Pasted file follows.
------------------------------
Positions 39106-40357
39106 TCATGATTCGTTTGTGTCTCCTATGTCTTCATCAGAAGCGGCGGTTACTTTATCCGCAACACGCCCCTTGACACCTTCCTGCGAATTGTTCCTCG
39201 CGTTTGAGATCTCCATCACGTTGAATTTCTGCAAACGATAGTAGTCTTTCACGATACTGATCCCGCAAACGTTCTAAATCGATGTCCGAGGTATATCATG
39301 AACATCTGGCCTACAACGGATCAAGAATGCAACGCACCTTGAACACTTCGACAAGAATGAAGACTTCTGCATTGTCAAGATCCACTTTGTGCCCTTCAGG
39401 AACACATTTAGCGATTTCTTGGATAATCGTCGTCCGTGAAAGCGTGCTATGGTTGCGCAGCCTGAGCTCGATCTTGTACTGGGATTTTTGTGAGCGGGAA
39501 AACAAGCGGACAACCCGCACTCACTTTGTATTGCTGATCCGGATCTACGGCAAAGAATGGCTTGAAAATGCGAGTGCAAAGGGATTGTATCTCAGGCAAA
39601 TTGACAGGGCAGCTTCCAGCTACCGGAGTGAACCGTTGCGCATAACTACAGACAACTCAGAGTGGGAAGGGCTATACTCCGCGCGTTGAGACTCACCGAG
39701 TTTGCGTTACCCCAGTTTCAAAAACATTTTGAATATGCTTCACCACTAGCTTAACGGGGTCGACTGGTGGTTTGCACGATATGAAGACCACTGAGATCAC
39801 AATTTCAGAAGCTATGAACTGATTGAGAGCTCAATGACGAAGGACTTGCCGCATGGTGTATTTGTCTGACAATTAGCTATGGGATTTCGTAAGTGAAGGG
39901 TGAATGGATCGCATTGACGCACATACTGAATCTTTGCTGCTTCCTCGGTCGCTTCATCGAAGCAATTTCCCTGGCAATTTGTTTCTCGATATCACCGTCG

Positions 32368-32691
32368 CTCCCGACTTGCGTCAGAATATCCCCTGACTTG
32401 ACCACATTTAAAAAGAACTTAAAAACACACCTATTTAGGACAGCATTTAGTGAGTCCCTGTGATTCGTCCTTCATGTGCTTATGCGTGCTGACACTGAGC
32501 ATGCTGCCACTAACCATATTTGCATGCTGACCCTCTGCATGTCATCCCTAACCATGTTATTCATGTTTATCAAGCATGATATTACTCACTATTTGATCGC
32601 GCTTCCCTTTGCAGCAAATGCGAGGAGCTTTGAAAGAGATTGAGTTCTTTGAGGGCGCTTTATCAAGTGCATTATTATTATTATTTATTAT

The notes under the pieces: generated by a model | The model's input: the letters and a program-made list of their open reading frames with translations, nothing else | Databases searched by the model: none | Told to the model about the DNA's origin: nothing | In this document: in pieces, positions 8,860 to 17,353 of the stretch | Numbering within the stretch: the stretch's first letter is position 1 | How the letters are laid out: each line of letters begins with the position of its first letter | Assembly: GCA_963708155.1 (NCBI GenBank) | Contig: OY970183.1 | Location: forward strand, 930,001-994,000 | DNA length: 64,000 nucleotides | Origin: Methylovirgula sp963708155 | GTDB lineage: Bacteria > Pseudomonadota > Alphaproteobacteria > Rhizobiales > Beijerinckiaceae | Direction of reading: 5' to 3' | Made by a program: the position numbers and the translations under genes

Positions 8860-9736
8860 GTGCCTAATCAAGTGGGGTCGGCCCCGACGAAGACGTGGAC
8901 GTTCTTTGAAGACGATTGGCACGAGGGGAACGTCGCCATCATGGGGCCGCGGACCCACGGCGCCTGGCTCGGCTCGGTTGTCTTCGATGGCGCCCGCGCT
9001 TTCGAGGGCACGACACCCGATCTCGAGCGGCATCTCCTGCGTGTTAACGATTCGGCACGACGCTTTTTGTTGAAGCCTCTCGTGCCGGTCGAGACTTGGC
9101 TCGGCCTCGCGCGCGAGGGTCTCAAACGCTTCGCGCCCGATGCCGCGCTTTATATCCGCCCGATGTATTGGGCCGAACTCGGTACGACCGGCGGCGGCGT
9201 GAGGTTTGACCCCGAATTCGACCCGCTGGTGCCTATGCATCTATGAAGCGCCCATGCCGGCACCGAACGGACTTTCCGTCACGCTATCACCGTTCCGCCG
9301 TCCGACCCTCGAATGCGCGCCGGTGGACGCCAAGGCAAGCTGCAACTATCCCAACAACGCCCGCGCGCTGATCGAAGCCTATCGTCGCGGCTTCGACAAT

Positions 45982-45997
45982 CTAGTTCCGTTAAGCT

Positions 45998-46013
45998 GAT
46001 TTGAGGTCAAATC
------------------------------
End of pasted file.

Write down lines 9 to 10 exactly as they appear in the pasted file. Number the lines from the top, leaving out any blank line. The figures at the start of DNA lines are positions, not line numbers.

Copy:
39801 AATTTCAGAAGCTATGAACTGATTGAGAGCTCAATGACGAAGGACTTGCCGCATGGTGTATTTGTCTGACAATTAGCTATGGGATTTCGTAAGTGAAGGG
39901 TGAATGGATCGCATTGACGCACATACTGAATCTTTGCTGCTTCCTCGGTCGCTTCATCGAAGCAATTTCCCTGGCAATTTGTTTCTCGATATCACCGTCG